Place the kefir grains into a fresh batch of milk and allow to sit overnight (or longer to taste) at room temp (low 70s) and repeat the above process the next day. If you need to take a break, put the grains into a jar of cold milk and place in the fridge for a up to a week or so. They will hibernate without suffering any damage. When you’re ready for more kefir, reintroduce them to new milk at room temp and resume the process (discard the milk they were being stored in).
Place each batch of newly made kefir in the fridge or leave it out to sour a little more if you like.
More specifics about growing grains:
Contributed by Michael Duke, Utah
I’ve tried kefir form different cultures as it seems everyone has their own culture. Each kefir is different. I think each culture adapts over time to the local yeast and bacteria in one’s home. I know a woman who swears that her baking yeast will contaminate her kefir culture, so she cultures the kefir in her basement far from where she bakes yeast breads in her kitchen. I’ve heard of another local woman who searches for new cultures, then blends them to obtain different results.
You can harvest the kefir at any time. The longer it ferments the more sour the flavor and the more the milk sugars have been digested. A typical indicator that people use to determine when to harvest is to look for whey “bubbles”. I use a clear glass mason jar so I can see the whey “bubbles” form.
Depending on how many grains are used, the volume you are culturing, the amount of kefir from the last batch you included in the culture, the temperature you culture at and the amount of culturing you desire (degree of sourness) you are looking at 10-24+ hours.
The temperature you culture at will change the end product. As I recall, you can culture at just about any temperature below 90 but most folks go for a constant 80-85 degrees. I think the Kefir group at Yahoo has an explanation about the different end products at different temperatures. At some point — usually after 2-3 days of culturing — the kefir will truly separate into whey and a kefir cheese.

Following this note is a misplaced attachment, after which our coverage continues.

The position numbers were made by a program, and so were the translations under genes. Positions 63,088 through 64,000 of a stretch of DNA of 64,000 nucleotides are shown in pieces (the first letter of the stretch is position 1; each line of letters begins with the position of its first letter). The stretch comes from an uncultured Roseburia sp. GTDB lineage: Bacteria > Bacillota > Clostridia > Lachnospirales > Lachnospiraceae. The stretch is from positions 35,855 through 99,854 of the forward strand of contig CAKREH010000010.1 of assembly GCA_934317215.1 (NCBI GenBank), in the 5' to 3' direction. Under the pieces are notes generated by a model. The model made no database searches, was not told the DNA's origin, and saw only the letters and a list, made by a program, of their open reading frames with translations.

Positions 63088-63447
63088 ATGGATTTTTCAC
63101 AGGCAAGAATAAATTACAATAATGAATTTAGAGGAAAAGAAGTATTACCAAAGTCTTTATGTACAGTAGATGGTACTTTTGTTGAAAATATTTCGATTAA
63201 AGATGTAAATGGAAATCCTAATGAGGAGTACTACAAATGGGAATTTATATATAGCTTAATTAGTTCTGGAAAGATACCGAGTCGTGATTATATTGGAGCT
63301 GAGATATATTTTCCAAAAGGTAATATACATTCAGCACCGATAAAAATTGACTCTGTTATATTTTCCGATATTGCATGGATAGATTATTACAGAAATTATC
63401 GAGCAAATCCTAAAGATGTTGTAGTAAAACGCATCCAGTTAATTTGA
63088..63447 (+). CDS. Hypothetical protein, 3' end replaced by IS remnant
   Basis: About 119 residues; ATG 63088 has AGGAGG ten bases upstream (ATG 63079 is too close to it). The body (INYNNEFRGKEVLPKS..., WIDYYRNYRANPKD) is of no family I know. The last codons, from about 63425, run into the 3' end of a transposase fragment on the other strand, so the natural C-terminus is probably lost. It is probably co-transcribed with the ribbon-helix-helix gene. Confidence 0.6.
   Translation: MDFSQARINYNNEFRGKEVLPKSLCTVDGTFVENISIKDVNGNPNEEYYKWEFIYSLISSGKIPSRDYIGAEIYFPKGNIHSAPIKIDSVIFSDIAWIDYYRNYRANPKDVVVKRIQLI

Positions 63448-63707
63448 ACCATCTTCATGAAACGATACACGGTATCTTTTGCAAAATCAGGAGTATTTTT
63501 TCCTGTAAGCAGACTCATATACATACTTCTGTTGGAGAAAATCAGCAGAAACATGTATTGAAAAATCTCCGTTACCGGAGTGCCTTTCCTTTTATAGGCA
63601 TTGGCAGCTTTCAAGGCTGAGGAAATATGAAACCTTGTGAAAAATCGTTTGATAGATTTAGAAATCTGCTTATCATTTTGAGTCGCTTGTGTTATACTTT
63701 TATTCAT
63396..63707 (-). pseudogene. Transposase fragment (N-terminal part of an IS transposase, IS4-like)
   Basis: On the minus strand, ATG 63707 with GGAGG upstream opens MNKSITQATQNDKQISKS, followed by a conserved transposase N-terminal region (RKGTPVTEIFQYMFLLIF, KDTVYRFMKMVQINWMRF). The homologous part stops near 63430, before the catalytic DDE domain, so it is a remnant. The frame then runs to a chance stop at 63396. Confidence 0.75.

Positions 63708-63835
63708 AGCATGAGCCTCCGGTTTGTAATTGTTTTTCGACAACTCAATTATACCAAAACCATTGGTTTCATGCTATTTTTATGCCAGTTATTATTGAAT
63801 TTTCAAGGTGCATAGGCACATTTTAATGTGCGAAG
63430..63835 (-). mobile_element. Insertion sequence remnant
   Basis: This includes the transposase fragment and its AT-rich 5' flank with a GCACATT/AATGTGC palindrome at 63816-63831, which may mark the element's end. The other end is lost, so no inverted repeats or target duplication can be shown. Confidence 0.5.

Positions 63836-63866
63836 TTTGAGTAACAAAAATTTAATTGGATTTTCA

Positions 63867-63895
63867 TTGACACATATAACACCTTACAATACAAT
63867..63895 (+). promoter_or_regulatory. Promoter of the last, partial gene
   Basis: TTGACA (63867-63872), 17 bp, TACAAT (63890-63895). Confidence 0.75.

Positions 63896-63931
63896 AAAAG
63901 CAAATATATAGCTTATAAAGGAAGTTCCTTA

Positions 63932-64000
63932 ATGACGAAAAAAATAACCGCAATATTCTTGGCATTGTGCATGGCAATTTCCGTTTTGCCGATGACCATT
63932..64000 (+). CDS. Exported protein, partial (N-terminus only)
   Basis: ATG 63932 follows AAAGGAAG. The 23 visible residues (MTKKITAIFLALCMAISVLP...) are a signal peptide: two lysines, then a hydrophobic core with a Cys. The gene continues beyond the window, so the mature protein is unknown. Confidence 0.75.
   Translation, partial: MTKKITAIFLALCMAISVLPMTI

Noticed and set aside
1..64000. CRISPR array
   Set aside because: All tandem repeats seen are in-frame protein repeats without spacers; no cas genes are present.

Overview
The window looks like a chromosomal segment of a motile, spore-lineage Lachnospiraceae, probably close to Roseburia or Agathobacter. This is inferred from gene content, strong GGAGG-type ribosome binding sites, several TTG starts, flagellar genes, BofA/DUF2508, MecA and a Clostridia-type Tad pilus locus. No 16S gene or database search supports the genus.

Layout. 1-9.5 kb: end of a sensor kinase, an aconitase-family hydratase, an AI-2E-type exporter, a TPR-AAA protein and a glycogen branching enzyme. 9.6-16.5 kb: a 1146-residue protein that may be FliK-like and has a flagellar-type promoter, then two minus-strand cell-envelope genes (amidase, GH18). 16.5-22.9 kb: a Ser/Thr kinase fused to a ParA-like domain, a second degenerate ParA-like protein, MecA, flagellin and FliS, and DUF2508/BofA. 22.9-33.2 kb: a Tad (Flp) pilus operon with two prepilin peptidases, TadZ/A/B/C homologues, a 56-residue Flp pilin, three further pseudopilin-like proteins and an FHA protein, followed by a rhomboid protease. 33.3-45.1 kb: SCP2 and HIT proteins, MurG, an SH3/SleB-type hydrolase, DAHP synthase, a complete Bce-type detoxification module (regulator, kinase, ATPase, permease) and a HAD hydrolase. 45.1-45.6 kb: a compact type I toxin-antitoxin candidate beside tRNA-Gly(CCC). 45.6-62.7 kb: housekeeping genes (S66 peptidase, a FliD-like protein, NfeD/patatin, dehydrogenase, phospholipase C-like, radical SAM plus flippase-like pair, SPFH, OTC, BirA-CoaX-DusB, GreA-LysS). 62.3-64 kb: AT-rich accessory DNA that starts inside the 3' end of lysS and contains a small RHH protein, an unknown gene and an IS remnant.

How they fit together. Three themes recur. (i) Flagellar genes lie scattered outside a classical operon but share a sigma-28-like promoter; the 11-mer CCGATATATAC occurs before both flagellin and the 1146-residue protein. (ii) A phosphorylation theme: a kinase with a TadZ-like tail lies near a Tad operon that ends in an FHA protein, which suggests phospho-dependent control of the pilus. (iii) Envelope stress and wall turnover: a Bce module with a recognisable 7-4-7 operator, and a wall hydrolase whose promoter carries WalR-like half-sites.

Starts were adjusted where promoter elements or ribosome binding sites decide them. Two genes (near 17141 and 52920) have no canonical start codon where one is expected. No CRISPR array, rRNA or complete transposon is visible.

At harvest time, I very gently stir the kefir to break up the curds into smaller sizes that can be strained. Be careful not to damage the kefir grains. They can be gently squeezed but can be damaged by aggressive stirring. The key is “very gently.” You don’t want to crush the kefir grains and you don’t want to eliminate all of the effervescence.
Then, depending on how strict you are about your culture, use a plastic (NOT metal) strainer to strain the kefir into a glass or plastic (not metal) bowl. I’ve been told that kefir doesn’t like contact with metal but have never seen a good explanation of why. I found a spaghetti strainer that covers half of a pot. This fits nicely over the opening of a large mouth mason jar. I gently shake the jar to help move the kefir curds through the strainer. The kefir grains should be left behind in the glass mason jar.
Some folks re-use the same mason jar. Others start with a clean (sterilized?) mason jar. Add 3 parts fresh, raw milk to 1 part kefir from your previous batch. The previous kefir will contain many enzymes & good bacteria that will jumpstart the next batch in addition to providing a low pH to prevent the growth of “the bugs” you don’t want in your milk. Mix the fresh milk and kefir before adding the kefir grains.
Some folks periodically rinse their kefir grains in water to examine them. They can tell the health of the “colony” by looking at them. My eyes are not that well trained. I’ve been told to avoid chlorinated water when rinsing your grains.
The grains can be stored in fresh milk for about 6 months in the fridge. Or they can be frozen for a couple of years.
My suggestion is to get a pickle keeper to make the kefir in. It makes life so easy.
I got mine on Amazon, but it doesn’t appear to be there any longer. Anyway, this makes kefiring so simple. I also wash the grains under tap water every week just to clean them up, and they are none the worse for wear.
George Stevens, Antiqua, Guatemala